• You will now find water in the mug. The water in the mug will have far less salt than the water in the pot.
  • Here is how you test that water: Grab 4 clear containers, preferably tall skinny containers. Pour the water from the mug into one of the clear container and add red food coloring. Pour water from the pot into another clear container and add blue food coloring.

Photo 5

  • In the third container add 1 inch of blue water and in the fourth container add 1 inch of the red water.
  • Using a pipette (or just carefully and slowly), pour red water onto the blue water. Then pour blue water onto the red water.


Saltwater (Blue) is denser than freshwater (Red). When you add saltwater to freshwater, they mix. When you add freshwater to saltwater, they stay separated because the less dense freshwater sits on top of the saltwater.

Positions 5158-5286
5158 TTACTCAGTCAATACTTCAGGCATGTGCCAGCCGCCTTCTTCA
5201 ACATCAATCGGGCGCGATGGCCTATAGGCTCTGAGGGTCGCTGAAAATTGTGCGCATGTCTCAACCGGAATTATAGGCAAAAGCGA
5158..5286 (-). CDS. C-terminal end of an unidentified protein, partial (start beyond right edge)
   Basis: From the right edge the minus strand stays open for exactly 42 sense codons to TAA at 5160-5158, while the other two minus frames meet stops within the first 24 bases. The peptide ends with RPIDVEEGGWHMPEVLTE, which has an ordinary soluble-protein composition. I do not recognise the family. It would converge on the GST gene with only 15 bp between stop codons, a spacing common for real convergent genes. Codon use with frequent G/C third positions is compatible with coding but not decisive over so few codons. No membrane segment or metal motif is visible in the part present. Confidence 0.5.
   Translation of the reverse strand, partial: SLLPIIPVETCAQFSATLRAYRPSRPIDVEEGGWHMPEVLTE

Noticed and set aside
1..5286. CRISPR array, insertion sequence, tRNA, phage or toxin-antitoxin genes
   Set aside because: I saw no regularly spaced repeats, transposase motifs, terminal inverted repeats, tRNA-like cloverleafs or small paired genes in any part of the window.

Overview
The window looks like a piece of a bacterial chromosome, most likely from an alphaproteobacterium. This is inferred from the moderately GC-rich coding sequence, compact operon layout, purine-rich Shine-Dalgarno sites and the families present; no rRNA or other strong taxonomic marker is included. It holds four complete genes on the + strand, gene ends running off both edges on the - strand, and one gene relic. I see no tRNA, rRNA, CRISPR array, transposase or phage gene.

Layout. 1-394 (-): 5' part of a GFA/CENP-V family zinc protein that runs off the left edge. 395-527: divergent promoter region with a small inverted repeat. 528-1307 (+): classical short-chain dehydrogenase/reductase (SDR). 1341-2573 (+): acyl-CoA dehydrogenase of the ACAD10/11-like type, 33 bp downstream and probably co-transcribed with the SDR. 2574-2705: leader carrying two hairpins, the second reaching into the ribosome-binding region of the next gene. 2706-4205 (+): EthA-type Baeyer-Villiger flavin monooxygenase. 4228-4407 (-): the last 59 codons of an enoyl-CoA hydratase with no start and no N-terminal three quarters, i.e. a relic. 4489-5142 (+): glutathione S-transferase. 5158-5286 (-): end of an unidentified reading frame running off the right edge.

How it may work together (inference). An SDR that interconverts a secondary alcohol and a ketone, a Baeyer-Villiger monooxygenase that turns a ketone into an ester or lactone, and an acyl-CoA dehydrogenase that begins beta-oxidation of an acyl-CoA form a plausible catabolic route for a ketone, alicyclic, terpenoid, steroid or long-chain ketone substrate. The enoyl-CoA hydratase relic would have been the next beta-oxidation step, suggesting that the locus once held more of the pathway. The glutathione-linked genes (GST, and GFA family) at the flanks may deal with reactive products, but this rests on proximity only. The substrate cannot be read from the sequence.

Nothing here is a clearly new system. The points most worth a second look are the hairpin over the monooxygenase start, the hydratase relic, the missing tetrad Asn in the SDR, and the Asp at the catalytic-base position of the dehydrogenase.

Why is it energetically expensive to convert saltwater to freshwater? Think about all the work you put into this experiment. You probably only ended up with somewhere around 5-10ml of freshwater, even after letting it boil for 15 minutes. It takes a lot of energy to turn the water into vapor and then cool that vapor into liquid and capture the liquid in the mug. Imagine that on an industrial scale!

The Rotary Club of Greensboro Carousel’s Public Opening Scheduled for August 26

The Greensboro Science Center (GSC) is excited to announce that The Rotary Club of Greensboro Carousel will open later this month. GSC members will be invited to visit the carousel on Monday, August 24 and Tuesday, August 25 before it opens to the public on Wednesday, August 26. The carousel will be open from 9am – 5pm daily. Ticket prices are as follows: